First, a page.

By Eric Zuesse for Global Research – On March 23rd, Gallup headlined “South Sudan, Haiti and Ukraine Lead World in Suffering”, and the Ukrainian part of that can unquestionably be laid at the feet of U.S. President Barack Obama, who in February 2014 imposed upon Ukraine a very bloody coup (see it here), which he and his press misrepresented (and still misrepresent) as being (and still represent as having been) a ‘democratic revolution’, but was nothing of the sort, and actually was instead the start of the Ukrainian dictatorship and the hell that has since destroyed that country, and brought the people there into such misery, it’s now by far the worst in Europe, and nearly tied with the worst in the entire world.
By Staff of Zoom In Korea – On March 18, approximately 5,000 people from across South Korea gathered in Soseong-ri, Seongju County to protest the deployment of the U.S. Terminal High Altitude Area Defense (THAAD) missile system. The action was organized by a coalition of anti-THAAD task forces composed of residents in Seongju and Gimcheon near the deployment site, as well as the Won Buddhists, and joined by similar task forces formed in Daegu/North Gyeongsang Province and Busan/Ulsan/South Gyeongsang Province, as well as a national task force composed of peace/anti-war organizations and a long list of civic groups.
By Kathy Kelly for Antiwar – This week at the Voices for Creative Nonviolence office in Chicago, my colleague Sabia Rigby prepared a presentation for a local high school. She’ll team up with a young friend of ours, himself a refugee from Iraq, to talk about refugee crises driven by war. Sabia recently returned from Kabul where she helped document the young Afghan Peace Volunteers’ efforts to help bring warmth, food and education to internally displaced families living in makeshift camps, having fled the Afghan War when it raged near their former homes. Last year Sabia had been visiting with refugees in “the Calais Jungle,” who were fleeing the Middle East and several African countries for Britain.
By Claire Bernish for Mint Press News – On Monday, FBI Director James Comey confirmed for the first time publicly that the bureau is officially investigating hotly contentious allegations of Russian meddling in the U.S. election — but, even if proven true, such geopolitical escapades better characterize the routine behavior of accuser than of accused. “The F.B.I., as part of our counterintelligence effort, is investigating the Russian government’s efforts to interfere in the 2016 president election,” the director announced, adding the bureau would conduct a probe to discern whether Trump’s associates had contact with Russian officials. Despite that the U.S. has hypocritically exerted influence over foreign elections in all corners of the globe — in fact, it has arrogantly done so a whopping 81 times between 1946 and 2000, alone — with just one-third of those operations undertaken overtly.
By Ann Wright for NK News – Why are discussions for a peace treaty with North Korea not an option to resolve the extraordinarily dangerous tensions on the Korean peninsula? At long last, experts with long experience negotiations with the North Koreans are publicly calling for negotiations. Many in the Washington beltway think-tanks have finally acknowledged that the Obama policy of “strategic patience” did not result in a slowdown in the North Korean nuclear weapon and missile programs, but in fact provided room for the North Koreans to expand their research and testing of both nuclear weapon and missile technology. They acknowledge that the U.S. government must deal with the reality that sanctions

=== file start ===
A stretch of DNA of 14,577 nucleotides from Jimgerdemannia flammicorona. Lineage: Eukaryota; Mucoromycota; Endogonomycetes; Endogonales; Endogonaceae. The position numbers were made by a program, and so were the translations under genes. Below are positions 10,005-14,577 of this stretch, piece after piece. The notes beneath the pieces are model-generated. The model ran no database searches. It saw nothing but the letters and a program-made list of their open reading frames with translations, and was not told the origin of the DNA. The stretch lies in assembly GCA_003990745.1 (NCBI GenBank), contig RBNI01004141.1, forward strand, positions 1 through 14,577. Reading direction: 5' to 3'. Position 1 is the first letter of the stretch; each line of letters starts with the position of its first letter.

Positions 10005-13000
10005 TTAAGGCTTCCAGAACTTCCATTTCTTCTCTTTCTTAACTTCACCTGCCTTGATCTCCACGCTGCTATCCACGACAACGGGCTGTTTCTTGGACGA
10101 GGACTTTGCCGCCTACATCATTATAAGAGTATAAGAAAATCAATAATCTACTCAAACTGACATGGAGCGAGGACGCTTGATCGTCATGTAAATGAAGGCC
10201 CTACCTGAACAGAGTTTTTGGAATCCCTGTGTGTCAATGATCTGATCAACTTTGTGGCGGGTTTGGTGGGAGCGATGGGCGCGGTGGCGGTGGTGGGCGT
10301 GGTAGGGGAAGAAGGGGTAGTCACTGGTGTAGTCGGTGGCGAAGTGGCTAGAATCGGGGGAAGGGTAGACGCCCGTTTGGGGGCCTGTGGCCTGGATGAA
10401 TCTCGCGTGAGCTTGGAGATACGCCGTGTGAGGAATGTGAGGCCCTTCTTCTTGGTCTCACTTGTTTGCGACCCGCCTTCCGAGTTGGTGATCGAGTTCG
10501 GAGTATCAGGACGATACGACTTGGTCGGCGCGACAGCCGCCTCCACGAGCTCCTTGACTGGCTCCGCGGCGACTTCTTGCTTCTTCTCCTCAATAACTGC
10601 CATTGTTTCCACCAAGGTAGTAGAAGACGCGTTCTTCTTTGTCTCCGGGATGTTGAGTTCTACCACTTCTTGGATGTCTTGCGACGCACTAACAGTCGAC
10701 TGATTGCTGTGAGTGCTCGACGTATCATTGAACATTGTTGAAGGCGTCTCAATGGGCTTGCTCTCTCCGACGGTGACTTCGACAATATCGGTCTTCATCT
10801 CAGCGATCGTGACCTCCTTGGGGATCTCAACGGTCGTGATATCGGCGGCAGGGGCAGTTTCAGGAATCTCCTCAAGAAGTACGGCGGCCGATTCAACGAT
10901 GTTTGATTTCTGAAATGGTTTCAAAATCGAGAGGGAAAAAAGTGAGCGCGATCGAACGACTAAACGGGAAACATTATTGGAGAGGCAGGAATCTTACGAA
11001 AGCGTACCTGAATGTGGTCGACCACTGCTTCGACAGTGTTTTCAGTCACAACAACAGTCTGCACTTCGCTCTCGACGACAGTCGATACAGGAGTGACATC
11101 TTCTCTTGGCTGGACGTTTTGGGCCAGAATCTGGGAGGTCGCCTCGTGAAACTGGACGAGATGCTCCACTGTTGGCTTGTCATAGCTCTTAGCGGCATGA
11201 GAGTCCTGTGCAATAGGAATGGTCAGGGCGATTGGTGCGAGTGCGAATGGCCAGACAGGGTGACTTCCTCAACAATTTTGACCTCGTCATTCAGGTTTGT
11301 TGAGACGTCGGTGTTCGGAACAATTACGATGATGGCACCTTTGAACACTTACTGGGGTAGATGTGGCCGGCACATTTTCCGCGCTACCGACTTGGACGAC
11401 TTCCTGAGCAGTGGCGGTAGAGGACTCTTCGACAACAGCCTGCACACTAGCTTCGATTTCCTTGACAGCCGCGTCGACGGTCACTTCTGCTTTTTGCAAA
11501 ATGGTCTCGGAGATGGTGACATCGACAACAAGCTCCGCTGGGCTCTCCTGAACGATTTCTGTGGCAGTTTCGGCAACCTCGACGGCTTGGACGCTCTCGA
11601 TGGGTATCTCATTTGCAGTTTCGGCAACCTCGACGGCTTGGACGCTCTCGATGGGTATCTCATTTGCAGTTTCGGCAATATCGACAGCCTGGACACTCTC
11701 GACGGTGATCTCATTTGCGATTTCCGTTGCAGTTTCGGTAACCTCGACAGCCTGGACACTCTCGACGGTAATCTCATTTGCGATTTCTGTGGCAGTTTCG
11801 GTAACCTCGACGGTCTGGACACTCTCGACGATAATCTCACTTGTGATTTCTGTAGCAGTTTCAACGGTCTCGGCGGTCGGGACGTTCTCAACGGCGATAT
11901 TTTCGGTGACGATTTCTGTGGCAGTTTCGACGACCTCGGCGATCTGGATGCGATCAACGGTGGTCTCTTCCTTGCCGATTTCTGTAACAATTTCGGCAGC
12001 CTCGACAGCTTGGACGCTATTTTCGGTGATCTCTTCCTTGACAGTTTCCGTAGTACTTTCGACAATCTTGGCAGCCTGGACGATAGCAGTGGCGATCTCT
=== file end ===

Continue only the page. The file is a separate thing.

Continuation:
By Justin Raimondo for Anti-War – for This question is always hard to answer because they don’t call it the Hermit Kingdom for nothing. Very little comes out of the notoriously reclusive – and repressive – Democratic Peoples Republic of Korea, and not that much gets in. But occasionally there is a burst of activity that, like the eruption of a volcano, is hard to miss – the recent launching of four ballistic missiles being one of them. The missiles landed in the Sea of Japan, about 190 miles off the Japanese coast, sending shockwaves throughout the region. Both Tokyo and Seoul protested, while the North Koreans characterized the action as a logical reaction to the perceived threat of imminent military action by the US and South Korea.
By Eddie Haywood for WSWS – The chief of the US African Command (AFRICOM), General Thomas Waldhauser, warned last week in an annual report to Congress that resource constraints on his forces are threatening to undermine Washington’s influence over Africa. Headquartered in Stuttgart, Germany, AFRICOM was created with the mission of exerting greater military influence over Africa in order to maintain and facilitate Western capitalism’s exploitation of the continent’s vast economic resources and its working masses. In his testimony before the Senate Foreign Relations Committee, General Waldhauser warned that AFRICOM’s “inadequate surveillance, poor supply chain networks…
By Les Roopanarine, Patrick Wintour, Saeed Kamali Dehghan and Ahmad Algohbary in Ibb for The Guardian – Governments warned they face enduring shame should famine take hold in Yemen, where two-thirds of the population face severe food shortages, nation is near ‘point of no return’ Aid agencies have warned that Yemen is “at the point of no return” after new figures released by the UN indicated 17 million people are facing severe food insecurity and will fall prey to famine without urgent humanitarian assistance. A total of 6.8 million people are deemed to be in a state of emergency – one step from famine on the five-point integrated food security phase classification (IPC), the standard international measure – with a further 10.2 million in crisis.